I gave my 9-month-old Remy a uniform last week during my stay-at-home time. I didn’t really think about it, it just happened.
Charity’s job was pulling her in early so I was the one that got Remy up to feed and change his diaper in the mornings. The Wednesday night before my first stay-at-home day Charity put him in the pajamas pictured above. These aren’t official pajamas mind you, just the first two pieces of clothing pulled from a laundry basket that were not jeans.
The beauty of this attire lies in the pants, which come with built-in socks. Kid socks are my nemesis. They are the Hans Gruber to my John McClane of parenting. If I could gather all Remy’s mismatched, multi-sized socks and push them off the 30th floor of the Nakatomi building, I would. The only problem with that is, I can’t gather all the socks because all I can ever find, after hours of searching, is one—or sometimes two, and the oversized one sporting the Rescue Bots logo might be mine.
Usually, at some point during the day, I end up changing Remy out of his pajamas and into something more daytime. I don’t know why. It’s not like he’s a sweaty adolescent that hasn’t had the “deodorant talk” yet. He’s still a fresh human that has some serious olfactory hang time. I bet infants can go a whole month without bathing and be just fine. Changing his clothes is a problem though because we aren’t laundry wizards. Well we do laundry, we just rarely fold and put it away. Like clothes-washing anarchists. Dressing my children is essentially me sniffing through baskets of clothes—because after a while you forget which piles are clean and dirty—looking at the tag numbers, and trying to match tops and bottoms with my children’s ages. I look for every opportunity to avoid this chore.
This must have been the track my subconscious ran upon. Charity worked into the evening on that Thursday and me and the kids met her at our church for band rehearsal. The first thing she said when Remy and I waltzed in was, “He’s still in his pajamas?” Sure enough, his attire had not changed. Or more accurately, I had not changed his attire. There he was, in public, looking like a militarized Oompa Loompa.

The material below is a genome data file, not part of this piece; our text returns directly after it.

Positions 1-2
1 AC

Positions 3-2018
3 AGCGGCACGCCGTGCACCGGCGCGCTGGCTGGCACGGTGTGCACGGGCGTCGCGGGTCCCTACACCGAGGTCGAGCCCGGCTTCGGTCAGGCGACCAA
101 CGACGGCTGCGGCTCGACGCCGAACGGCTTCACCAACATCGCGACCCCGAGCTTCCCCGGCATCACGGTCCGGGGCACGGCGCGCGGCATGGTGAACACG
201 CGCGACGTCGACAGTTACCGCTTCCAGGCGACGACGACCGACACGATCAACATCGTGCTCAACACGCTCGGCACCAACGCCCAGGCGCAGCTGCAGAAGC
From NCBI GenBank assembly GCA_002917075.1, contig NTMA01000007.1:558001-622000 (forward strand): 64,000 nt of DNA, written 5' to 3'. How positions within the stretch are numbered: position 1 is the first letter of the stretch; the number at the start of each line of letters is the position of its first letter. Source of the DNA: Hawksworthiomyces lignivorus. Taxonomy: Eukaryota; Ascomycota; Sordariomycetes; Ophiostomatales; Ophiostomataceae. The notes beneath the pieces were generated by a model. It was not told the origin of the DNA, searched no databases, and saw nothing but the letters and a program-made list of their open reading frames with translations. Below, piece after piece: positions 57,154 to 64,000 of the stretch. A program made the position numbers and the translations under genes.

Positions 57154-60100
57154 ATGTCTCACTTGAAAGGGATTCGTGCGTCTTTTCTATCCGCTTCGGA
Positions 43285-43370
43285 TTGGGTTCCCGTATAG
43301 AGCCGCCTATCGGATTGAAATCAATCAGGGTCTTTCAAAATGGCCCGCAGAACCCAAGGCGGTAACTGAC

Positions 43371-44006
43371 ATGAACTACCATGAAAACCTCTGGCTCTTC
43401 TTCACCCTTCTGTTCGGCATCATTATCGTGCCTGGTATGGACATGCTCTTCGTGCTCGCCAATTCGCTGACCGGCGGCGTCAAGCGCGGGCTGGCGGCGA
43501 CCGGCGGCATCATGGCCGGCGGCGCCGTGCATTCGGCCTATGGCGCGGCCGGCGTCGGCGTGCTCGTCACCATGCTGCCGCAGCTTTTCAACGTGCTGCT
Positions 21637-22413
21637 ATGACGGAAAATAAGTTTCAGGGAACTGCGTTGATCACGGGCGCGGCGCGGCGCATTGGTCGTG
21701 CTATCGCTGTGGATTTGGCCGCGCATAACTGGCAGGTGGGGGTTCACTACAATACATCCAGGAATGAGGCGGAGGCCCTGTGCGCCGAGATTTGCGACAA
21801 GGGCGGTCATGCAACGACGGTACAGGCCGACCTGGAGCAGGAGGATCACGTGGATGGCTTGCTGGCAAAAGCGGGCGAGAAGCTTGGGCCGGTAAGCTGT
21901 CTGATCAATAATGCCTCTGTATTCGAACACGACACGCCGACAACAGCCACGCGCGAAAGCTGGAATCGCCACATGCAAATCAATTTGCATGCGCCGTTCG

I shrugged my shoulders at her question because for me it was a win. For me, I didn’t have to spend twenty minutes rifling through piles of clothing looking for a top, a bottom, and two socks the size of a postage stamp. The twenty minutes I saved were a gift, and no one can take that from me.
Putting Remy to bed that night was a piece of cake; he was already in his pajamas. In fact all of Friday, was a piece of cake too as he remained firmly in his “Rambo the Trapeze Artist” getup. If it ain’t broke…am I right?
I’ve heard that some successful people, owners of giant corporations for example, wear the same clothes everyday. Their wardrobes have all the variance of that of a cartoon character. It is one less thing for them to worry about and it frees up headspace for more important things. I feel this may be true for kids. Or more importantly, parents. Rolling into Saturday afternoon I held up my 9-month-old, “Deer Hunting Mario Brother”, and marveled at all the headspace I had. 72-hours of him in the same onesie and socked-pants did me good. 72-hours of not searching for clothes and twin Hans-Gruber-foot-coverings made my life so much easier.
Then my wife went and ruined the streak by changing him into something else. I’m not sure what her reasoning was.
For all of the Von Trapp dad’s failings he got one thing right.
I agree with you, and Steve Jobs would, too.
Except for the part where they have FIVE uniforms and they rotate them, you are exactly like those guys.